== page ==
alive as his mother still in this world, but quite clearly surviving his 
death, though perhaps in an attenuated form as a spirit or ghost. 
There is no distinction in kind between natural and supernatural, 
only a vague difference in degree. 

With the coming of the bronze age, we pass to a higher culture, 
made possible by the use of metal. We find axes, daggers and their 
derivatives spears and swords, and household goods such as lamps. 
Man has definitely passed from the use of stone as his sole material, 


and when bronze is replaced by iron, we approach and soon enter 
periods when true history can be pieced together by written records 
on stone, clay, parchment or papyrus. 

The Dawn of History, Settled life, with primitive agriculture 
and industrial arts, seems first to have begun in the basins of great 
rivers the Nile, the Euphrates with the Tigris, and the Indus, while 
analogy would suggest that the early civilization of China too began 
near its rivers. In contact here and there with these river folk were 
nomads, pastoral people, wandering with their flocks and herds over 
grass-clad steppes or deserts with occasional oases. Nomad society 
was, and is, essentially patriarchal, the social unit being the family, 
perhaps with slaves, and the government the rule of the father. In 
normal times, the units kept separate from each other, each in search 
of food for their beasts. In the Old Testament we have an early and 
vivid account of the life of nomad people. 

And Lot also, which went with Abram, had flocks, and herds, and 
tents. And the land was not able to bear them, that they might dwell 
together. . . . And Abram said unto Lot ... Is not the whole land before 
thee? separate thyself, I pray thee, from me: if thou wilt take the left 
hand, then I will go to the right; or if thou depart to the right hand, 
then I will go to the left. 1 

With these isolationist views and customs, neither civilization nor 
science was possible. Co-operation between the family groups only 
arose for some definite purpose a hunt of dangerous wild beasts, 
or war with other tribes. But sometimes, owing to a prolonged 
drought, or even perhaps to a permanent change in climate, the 
grass failed, the steppes or oases in the deserts became uninhabitable, 
and the nomad folk overflowed as an irresistible horde, flooding the 
lands of the settled peoples as barbarous conquerors. We can trace 
several such outrushes of Semites from Arabia, of Assyrians from the 
borders of Persia and of dwellers in the open grass-clad steppes of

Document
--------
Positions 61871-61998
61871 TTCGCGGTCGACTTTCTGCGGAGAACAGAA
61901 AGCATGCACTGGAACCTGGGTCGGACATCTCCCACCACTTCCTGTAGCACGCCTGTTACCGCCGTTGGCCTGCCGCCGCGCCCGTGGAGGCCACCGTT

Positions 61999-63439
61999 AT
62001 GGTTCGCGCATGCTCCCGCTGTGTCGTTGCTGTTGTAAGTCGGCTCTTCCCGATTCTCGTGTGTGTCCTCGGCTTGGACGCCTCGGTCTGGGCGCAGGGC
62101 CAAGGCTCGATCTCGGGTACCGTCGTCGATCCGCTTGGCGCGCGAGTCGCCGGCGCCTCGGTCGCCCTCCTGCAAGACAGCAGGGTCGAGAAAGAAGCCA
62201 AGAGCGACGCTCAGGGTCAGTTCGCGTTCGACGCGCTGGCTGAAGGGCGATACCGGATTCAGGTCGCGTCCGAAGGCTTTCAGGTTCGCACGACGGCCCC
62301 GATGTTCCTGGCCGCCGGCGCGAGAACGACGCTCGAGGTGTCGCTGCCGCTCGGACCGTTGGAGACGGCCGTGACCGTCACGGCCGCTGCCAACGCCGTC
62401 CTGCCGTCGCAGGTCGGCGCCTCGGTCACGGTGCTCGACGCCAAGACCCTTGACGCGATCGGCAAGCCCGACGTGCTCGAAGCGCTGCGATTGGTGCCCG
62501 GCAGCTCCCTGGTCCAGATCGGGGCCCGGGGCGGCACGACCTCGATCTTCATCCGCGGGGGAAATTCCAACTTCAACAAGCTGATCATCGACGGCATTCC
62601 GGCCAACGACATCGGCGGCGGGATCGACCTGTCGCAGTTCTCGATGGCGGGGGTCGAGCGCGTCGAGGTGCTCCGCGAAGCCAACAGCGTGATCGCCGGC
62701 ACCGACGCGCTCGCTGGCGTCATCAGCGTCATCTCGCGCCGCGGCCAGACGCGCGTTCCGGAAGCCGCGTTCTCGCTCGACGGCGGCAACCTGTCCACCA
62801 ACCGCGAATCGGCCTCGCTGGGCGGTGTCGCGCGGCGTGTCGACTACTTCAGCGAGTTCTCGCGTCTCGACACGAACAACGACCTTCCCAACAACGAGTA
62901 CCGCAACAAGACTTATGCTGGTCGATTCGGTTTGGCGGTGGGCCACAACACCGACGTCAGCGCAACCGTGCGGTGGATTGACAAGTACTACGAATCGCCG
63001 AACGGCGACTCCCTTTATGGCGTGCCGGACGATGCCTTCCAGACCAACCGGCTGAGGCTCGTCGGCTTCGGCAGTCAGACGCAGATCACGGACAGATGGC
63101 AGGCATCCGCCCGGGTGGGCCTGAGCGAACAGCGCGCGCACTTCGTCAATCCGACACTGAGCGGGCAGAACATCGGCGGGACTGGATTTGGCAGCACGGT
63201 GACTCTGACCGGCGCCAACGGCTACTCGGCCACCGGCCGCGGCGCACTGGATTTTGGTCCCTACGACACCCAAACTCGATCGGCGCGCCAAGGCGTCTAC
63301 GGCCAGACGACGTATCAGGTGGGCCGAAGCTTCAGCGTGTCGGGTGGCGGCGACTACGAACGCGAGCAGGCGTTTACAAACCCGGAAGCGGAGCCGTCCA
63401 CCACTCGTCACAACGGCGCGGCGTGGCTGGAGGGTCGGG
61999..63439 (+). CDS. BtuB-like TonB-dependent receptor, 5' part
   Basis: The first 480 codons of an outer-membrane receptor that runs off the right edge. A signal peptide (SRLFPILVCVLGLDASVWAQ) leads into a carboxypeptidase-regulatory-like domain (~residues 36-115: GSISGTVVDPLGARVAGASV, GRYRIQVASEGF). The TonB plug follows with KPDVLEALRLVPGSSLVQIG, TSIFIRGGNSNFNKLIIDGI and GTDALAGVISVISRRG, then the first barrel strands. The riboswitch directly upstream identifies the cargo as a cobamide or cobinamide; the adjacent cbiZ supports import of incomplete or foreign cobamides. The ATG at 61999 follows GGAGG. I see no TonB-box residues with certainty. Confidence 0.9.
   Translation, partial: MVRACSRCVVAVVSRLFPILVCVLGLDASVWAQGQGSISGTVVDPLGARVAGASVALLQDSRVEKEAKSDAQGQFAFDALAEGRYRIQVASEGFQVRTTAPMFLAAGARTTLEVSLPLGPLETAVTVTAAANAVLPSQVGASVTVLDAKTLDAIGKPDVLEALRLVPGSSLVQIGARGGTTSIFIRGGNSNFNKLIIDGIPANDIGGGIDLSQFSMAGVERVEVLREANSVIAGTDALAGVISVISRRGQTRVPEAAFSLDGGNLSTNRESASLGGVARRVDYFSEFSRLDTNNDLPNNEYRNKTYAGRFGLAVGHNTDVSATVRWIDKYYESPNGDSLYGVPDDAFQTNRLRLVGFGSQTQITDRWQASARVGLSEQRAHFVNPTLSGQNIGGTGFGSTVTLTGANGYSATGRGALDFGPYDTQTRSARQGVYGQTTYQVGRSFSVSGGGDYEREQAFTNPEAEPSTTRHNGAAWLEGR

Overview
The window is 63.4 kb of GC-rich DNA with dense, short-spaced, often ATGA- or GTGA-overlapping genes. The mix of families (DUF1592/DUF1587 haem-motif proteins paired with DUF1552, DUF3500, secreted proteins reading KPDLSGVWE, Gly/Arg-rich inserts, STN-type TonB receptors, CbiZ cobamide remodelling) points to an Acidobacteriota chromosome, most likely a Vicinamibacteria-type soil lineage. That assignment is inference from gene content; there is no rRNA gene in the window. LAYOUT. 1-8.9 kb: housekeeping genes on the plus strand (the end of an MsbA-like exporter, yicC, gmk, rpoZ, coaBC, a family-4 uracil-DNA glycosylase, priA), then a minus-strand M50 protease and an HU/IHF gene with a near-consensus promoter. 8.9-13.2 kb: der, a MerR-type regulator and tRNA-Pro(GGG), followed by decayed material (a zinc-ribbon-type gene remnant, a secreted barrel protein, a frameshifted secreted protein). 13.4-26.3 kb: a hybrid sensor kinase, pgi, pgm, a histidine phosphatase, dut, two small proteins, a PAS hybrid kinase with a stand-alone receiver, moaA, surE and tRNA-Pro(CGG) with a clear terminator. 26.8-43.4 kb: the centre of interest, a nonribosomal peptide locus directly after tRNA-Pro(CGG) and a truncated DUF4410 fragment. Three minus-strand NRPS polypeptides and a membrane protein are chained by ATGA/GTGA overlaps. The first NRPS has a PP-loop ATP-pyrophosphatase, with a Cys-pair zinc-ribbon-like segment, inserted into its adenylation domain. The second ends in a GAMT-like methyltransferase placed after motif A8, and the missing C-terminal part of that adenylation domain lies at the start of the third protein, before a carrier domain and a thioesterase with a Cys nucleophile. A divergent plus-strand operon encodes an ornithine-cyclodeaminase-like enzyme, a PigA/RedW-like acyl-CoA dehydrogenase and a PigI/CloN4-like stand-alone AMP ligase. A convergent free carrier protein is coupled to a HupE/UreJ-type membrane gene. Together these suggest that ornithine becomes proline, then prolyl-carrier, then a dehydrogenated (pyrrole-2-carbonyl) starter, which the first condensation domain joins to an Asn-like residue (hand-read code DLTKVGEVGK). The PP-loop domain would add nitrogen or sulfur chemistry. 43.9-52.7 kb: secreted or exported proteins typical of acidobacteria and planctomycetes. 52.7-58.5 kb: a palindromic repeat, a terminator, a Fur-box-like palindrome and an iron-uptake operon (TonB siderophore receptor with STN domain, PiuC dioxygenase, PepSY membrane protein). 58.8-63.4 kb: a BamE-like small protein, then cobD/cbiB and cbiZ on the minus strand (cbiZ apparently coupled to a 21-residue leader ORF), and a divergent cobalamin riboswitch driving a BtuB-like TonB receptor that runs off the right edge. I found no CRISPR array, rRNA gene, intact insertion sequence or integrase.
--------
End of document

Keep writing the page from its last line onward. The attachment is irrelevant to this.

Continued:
Asia and Europe. 

Now it is clear that we need not look among nomads for much 
advance in the arts, still less for the beginnings of applied science. 

1 Genesis xiii. 5-9. 


But the Old Testament, preserved as the sacred books of the Jews, 
not only gives in its earlier chapters an account of nomads, but later 
on deals with the legends of the settled kingdoms in the Near and 
Middle East Egypt, Syria, Babylonia and Assyria a good intro- 
duction to the more recent knowledge obtained by the discovery of 
the buildings, sculptures and tablets, and by the excavations of such 
relics as royal tombs. This later knowledge is of course fragmentary, 
depending upon the double chance of the survival of ancient records, 
and of their discovery and correct interpretation by present-day 

Since the late stone age, the sea-coasts and islands of the Aegean 
have been chiefly occupied by the Mediterranean race, short in 
stature with long-shaped head and dark in colouring; to them is due 
what prehistoric advance in civilization occurred. Farther inland, 
especially among the mountains, the chief inhabitants were and are 
of the so-called Alpine race, a stocky people of medium height and 
colouring, and broad, round-shaped skulls, who pushed into Europe 
from the east. Thirdly, spreading out from the shores of the Baltic, 
we find a race which may be called Nordic, tall, fair-haired and, like 
the Mediterranean people, with long-shaped heads. 

Egypt. Egypt is divided into two very different parts the Delta, 
where the Nile seeks the sea through mud flats of great fertility, and 
the valley of Upper Egypt, spreading for a few miles broad in the 
rift through which the river makes -its way between the sands of the 
western desert and the rocky hills of the eastern shore. 

On both sides of the Nile rift, and at many points along its length, 
Palaeolithic implements are found, showing that human occupation 
began in early geological times. Then came Neolithic man, with his